later if access is easy. It could be expensive if your floor falls through. Part of the reason for getting a permit is to get a mortgage... mortgage requires
insurance. If you ever use that insurance with a modified wood burning appliance the insurance is void.

So in my opinion, you either do the whole thing non-permitted or you make sure your inspector is happy with what you are doing. If you are able to do
something in a non-permitted context, a rocket stove or masonry heater from the ground up just makes more sense. A masonry heater can be made with
the same number of fire bricks as the rocket mass heater with the rest being clay or home made adobe. So the price if permits are out of the picture is similar
for both. I would suggest the skill level is not that different either.

I have no opinion on which is better between RMH and masonry heater, but Frankenstein heater... not unless you have more skill than average and just like to tinker.
1 month ago
Yup, I've built benches that way too. Old Permies post And found it worked quite well. I'm waiting for the next big thing... getting the smoke to go down hill. (which has also been done before) Where instead of a chimney, The flue is directed through the earth (such as the under the "umbrella" of a high mass annualized solar home) till it is chilled enough it flows out at ground level downhill of the dwelling. The weight of the chilled flue gases can pull the warmer flue gases in the right direction. Siting would be important as a hollow below could collect the CO2 and be hazardous. (don't go "rollin' in the clover)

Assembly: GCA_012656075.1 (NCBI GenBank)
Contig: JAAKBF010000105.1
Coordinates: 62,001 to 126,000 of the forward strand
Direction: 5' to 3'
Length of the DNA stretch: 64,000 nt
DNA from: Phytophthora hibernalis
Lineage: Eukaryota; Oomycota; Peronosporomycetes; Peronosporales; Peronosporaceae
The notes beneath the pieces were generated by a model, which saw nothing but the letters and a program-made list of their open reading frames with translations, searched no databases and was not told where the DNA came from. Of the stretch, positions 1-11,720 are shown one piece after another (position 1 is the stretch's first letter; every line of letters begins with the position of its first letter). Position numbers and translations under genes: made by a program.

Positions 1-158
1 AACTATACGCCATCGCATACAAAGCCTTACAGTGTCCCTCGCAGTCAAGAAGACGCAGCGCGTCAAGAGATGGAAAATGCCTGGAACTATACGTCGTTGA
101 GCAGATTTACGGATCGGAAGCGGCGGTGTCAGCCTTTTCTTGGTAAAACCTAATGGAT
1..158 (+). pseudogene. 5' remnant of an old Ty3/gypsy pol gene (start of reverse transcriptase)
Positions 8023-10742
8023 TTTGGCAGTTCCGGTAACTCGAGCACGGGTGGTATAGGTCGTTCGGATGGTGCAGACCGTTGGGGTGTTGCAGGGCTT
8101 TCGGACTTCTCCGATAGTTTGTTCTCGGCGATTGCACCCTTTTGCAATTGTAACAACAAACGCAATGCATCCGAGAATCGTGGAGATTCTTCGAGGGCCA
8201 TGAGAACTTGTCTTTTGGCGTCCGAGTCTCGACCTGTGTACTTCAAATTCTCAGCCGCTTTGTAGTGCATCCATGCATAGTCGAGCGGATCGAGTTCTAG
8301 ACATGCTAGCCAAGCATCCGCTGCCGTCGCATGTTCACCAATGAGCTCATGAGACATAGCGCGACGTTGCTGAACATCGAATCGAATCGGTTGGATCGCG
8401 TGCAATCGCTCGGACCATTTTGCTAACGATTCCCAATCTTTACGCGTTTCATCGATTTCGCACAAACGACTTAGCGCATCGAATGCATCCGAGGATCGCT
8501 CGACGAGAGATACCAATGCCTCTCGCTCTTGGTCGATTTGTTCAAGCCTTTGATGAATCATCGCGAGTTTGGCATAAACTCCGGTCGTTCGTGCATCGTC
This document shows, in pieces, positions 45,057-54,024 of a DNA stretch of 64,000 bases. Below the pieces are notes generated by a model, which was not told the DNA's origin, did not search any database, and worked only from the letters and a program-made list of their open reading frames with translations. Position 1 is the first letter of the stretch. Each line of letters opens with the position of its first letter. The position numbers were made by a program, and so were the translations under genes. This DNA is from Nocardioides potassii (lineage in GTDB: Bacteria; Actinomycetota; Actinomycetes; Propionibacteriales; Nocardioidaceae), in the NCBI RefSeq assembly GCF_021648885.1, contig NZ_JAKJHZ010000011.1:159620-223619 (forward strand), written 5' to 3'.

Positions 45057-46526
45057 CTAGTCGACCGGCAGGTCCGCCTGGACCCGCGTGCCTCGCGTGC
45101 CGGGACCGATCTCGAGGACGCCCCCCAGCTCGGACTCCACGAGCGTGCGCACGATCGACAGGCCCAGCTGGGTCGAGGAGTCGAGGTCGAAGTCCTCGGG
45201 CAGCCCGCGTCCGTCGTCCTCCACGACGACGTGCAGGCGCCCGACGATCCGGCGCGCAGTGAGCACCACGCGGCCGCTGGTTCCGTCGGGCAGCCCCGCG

Anyway, I have not had the time or the room to go much farther with this. I had hoped we would be moving to a larger chunk of land before now so I could build a high mass house heated with a high mass heater to try this out more thoroughly. Possibly in another year.
1 month ago

Timothy Hewitt-Coleman wrote:
Elon Musk is dead wrong about Mars!!

I am inspired by the phenomenally innovative work of, California based,  Elon Musk. You may know him as the founder and CEO of the ground-breaking Tesla Company. You may know that in spite of Elon growing up with the smell of mind-numbing bureaucratic paralysis in the Pretoria air, his thinking on electric cars and battery storage is proving to be hugely disruptive. His bold ideas will absolutely and fundamentally change the way we all live and work. This dramatic transformation will happen very soon and I am very excited to see it all pan out.